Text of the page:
[A guest blog from: Ramalatha Marimuthu; Professor and HOD at Kumaraguru College of Technology]
Technology as it grows poses the society a very big challenge: The explosion of big data and its usage by the society. While the technology has been the reason behind the globalization, increase in comforts, economy growth and a number of other benefits, the double edged sword can also pose a threat to values, social freedom and health, if used recklessly.
This brings us a question: Should we be worried about big data?
The governments seem to think so. Natasha Singer, in her article in the New York Times on September 14, points out that “With tech taking over in schools, worries rise”. Schools and technology companies are collecting vast amounts of data about students and employees using biometric identification systems and social media sites – with few controls on how these details are used. California passed a bill last month restricting the exploitation of student information obtained from education industry. The bill was the response to parental concerns on third parties getting access to the school records on students.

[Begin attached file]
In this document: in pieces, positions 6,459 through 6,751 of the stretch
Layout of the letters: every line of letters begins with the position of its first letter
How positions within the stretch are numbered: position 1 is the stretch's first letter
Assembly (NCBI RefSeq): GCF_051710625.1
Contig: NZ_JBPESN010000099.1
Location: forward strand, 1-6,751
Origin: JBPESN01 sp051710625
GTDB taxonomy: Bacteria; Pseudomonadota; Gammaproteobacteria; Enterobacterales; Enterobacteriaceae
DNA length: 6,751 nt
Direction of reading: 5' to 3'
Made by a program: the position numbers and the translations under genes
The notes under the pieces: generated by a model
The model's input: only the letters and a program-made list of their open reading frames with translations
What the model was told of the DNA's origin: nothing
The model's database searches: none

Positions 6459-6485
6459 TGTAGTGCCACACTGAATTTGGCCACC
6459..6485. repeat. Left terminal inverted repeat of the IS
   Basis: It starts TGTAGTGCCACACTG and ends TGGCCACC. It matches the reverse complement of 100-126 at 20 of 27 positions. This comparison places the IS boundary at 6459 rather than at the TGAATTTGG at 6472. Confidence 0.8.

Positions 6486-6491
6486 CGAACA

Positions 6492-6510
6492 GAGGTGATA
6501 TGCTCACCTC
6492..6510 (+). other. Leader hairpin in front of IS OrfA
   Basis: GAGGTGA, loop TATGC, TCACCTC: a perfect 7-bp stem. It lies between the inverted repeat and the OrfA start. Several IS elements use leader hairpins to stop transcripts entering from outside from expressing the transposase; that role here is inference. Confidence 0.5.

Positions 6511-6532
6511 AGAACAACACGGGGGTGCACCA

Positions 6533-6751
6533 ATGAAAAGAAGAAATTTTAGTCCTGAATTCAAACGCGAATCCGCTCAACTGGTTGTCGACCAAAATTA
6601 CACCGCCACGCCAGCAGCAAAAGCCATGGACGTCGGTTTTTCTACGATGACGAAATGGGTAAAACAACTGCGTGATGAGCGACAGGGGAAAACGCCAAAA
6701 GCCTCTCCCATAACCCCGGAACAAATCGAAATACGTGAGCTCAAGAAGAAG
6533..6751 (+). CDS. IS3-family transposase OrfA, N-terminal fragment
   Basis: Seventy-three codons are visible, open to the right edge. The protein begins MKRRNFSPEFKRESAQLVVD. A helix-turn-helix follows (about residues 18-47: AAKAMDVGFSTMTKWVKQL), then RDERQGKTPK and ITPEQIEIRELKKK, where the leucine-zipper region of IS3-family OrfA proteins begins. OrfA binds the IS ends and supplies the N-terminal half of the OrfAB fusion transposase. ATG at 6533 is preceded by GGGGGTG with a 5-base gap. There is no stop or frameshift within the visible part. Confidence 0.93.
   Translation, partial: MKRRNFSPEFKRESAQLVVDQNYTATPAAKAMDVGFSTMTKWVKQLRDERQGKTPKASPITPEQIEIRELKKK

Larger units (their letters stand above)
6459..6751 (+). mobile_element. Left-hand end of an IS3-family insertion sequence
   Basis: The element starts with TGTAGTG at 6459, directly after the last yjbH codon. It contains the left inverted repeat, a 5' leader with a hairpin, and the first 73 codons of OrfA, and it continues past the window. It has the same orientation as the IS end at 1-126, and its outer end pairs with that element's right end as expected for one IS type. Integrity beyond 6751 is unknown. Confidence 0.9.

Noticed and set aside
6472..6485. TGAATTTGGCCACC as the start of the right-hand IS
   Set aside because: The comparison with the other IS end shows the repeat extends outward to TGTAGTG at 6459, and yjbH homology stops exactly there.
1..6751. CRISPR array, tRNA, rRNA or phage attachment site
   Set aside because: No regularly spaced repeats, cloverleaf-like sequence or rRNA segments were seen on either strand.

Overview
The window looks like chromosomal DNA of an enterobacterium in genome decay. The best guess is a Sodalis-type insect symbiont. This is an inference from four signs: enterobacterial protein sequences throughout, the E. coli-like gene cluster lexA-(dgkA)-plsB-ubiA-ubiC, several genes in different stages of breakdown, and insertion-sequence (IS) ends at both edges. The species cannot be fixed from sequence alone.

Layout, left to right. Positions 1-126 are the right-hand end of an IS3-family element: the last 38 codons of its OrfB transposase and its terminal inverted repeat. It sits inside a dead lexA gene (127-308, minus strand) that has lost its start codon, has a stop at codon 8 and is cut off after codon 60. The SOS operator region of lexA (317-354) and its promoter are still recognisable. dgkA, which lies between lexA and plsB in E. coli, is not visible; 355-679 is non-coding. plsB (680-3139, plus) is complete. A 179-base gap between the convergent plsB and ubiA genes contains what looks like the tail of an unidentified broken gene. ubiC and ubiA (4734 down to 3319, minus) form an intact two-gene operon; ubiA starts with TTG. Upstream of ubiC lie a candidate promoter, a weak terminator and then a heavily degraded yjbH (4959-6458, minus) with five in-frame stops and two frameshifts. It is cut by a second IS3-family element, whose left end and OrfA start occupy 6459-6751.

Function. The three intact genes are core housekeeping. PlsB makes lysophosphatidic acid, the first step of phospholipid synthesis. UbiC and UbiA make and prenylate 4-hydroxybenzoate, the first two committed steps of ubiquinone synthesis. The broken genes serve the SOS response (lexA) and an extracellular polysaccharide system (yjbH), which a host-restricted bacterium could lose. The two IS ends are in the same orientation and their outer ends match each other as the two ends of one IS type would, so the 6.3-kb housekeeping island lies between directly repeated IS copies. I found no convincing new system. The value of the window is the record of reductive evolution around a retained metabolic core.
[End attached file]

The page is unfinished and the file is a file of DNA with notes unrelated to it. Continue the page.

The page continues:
Looking at the “good” side of the sword, the data collected is a wealth of information for a counselor who needs to decide on a correction course for an erring child, for the school to observe the collective behavioral patterns to decide on a course of action like closing the cafeteria on a sparse attendance date and for parents to monitor the progress of their child.
But is it really necessary for us to collect and store the personalized information like hand and thumb impressions, contact details and behavioral pattern of unsuspecting school children? For one thing, these are potential data that can be used for nefarious purposes. Another, prospective employers may have a lot of data that may change over time but that may create a preformed opinion in the employer’s mind. By holding on to the old information, are we not forgetting that things change, people change and behaviors change? Doesn’t the big data also bring us big responsibilities to protect our future?
So how do we encourage use of technology as well as ensure privacy?
also see: Is Big Data the New God on Earth?